The organizational system of thought is analogous to that of a quantum mechanical system.
Allow me to explain. To do so, we must endeavor to apprehend the philosophical consequences of quantum weirdness.
Consider a particle, of some sort. So far, so good. Just like a human, this particle maintains certain traits that describe its identity and behavior. For our epistemic purposes, let’s say one such trait a particle can have is of color. A particle can be either blue or yellow.
In a similar manner, we can say particles in general have a trait that describes their textures. A particle can be either rough or smooth.
Rather, particles seem to adopt a state of being we have not accounted for. For example, we measure a particle’s color only to find it is not blue and not yellow, but also not not blue and not not yellow either.
Now, in principle, here is where I would insert a long-winded explanation of many, many reliably-conducted experiments that one could perform on this particle and others like it that would provide inconclusive results as to its color and texture identities. It’s not that these experiments do not have the ability to measure the color or texture of a particle (they do). Moreover, it is not the case that these particles do not have well-defined colors or textures (they do).
Rather, particles seem to adopt a state of being we have not accounted for. For example, we measure a particle’s color only to find it is not blue and not yellow, but also not not blue and not not yellow either. The same goes for the texture; a particle is measured to be rough and smooth and yet neither rough nor smooth.
What’s more is the traits of color and texture seem intrinsically related. The measurement of the color, for example, influences the outcome of the particle’s texture, and vice versa.
It seems undeniable, therefore, that the process of measuring color and texture changes the color and texture states of the particles. This is known as the measurement problem of quantum mechanics, and this you will have to take me on faith (or don’t, but at least entertain the idea for a bit).
This outlandish state in which particles exist—wherein it’s color is blue, yellow, not blue and not yellow at the same time—we conventionally call ‘superposition.’ (It is effectively a fancy word used to describe a state we don’t necessarily understand.)
That is to say, each particle state may be represented as a superposition of other states. This may be better understood using the mathematical formalism scribed below (forgive the notation):
where states are represented by the exotic, bracketed arrows and subscripted ‘c’s are probabilistic coefficients indicating the degree to which each state is related as well as the normalization.
Thus, the state of a particle is different from the outcome of one’s measurement.
But let’s ignore those complicated words. The point is, each of a particle’s states is a superposition of other states. And when the system itself undergoes measurement, one of those states predominates the other and what is now a superimposed particle state ‘collapses’ onto the reality in which it is measured. That is to say, a particle’s state is both some unknown combinational state of blue and yellow, but any attempt made to observe the system forces the particle to adopt either blue or yellow as its measured identity. Thus, the state of a particle is different from the outcome of one’s measurement.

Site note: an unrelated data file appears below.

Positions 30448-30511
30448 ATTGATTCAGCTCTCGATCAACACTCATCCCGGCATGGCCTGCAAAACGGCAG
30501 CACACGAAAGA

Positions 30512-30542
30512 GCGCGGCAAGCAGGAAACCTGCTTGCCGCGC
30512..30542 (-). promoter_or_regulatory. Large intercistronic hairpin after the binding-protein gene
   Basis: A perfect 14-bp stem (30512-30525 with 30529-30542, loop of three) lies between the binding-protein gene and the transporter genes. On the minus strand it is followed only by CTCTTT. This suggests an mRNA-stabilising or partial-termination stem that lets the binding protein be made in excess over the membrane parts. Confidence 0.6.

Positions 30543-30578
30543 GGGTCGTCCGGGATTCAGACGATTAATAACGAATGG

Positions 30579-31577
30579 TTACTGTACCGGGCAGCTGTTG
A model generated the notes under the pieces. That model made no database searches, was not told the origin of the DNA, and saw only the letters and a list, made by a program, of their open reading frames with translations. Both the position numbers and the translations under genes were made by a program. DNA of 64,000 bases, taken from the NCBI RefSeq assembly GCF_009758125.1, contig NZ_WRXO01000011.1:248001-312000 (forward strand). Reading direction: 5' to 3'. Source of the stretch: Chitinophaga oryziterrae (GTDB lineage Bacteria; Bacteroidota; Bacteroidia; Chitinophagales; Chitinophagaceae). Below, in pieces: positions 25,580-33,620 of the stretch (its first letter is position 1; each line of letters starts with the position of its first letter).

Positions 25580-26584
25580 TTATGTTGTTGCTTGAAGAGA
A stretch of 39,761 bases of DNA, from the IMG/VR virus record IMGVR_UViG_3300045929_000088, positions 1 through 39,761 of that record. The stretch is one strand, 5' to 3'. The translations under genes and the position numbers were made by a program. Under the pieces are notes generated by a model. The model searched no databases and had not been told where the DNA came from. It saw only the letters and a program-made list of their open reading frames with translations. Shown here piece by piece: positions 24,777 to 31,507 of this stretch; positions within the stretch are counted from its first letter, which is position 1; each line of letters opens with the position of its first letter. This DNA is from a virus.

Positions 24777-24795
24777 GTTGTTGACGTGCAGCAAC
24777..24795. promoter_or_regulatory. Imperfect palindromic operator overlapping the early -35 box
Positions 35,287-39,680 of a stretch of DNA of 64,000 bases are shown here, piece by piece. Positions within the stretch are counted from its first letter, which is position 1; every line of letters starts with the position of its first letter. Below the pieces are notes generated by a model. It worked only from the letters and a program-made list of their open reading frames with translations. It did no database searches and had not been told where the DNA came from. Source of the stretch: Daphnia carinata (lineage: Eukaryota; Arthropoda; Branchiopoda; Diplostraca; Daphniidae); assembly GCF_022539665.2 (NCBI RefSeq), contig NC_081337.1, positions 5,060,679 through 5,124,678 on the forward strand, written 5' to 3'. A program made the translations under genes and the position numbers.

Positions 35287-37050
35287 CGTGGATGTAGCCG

Conversational social interactions are, in their own rite, a form of attempted measurement on the state of someone else’s thoughts.
The same process applies, in some elementary way, to thoughts and how we represent those to others. Conversational social interactions are, in their own rite, a form of attempted measurement on the state of someone else’s thoughts. All thoughts can be said to reduce to referential associations equate to a superposition of truths preceded by probabilistic coefficients dictating their likelihood for collapse onto the social interaction.
But thoughts are intricate superpositions of one’s experience. For example, simple binary opinions might manifest as follows:
Thus, if you were to ask this particular individual to opine on climate change, it is pretty clear what response you might get; the probability coefficients are too extreme to provoke hesitation. Depending on the circumstance, however—for example, the humorous implications of the circumstance, the fancy of the conversational counterpart, the perceived brevity of the conversation etc.—it is conceivable that this individual’s thought state on unicorns might easily collapse onto either reality (they exist or they don’t).
You can imagine how complex and multifaceted these formalisms evolve to be, especially when the subject is itself smothered in ambiguity. Like this:
One’s thoughts are so much more multidimensional than we can communicate. And so, by trying to observe something so superposed, so weird and fantastical as the state of someone’s thoughts is to misallocate their humanity, and to misunderstand the concept of thought at all. The state of thought is vastly different from the outcome of the conversation.
What one perceives as opined inconsistence or indifference may actually suggest probability coefficients of similar magnitude. A long, silent response time may indicate a delicately fine-tuned superposition of states. Or perhaps someone that truly believes unicorns exist slipped-up situationally and collapsed onto the reality in which unicorns do not exist (heaven forbid!).
The brain is an organ yet to be understood. Even more so can be said of the mind. And so until that day, when psychologists are the mechanics of quantum theory, let’s leave this post as food for quantum thought.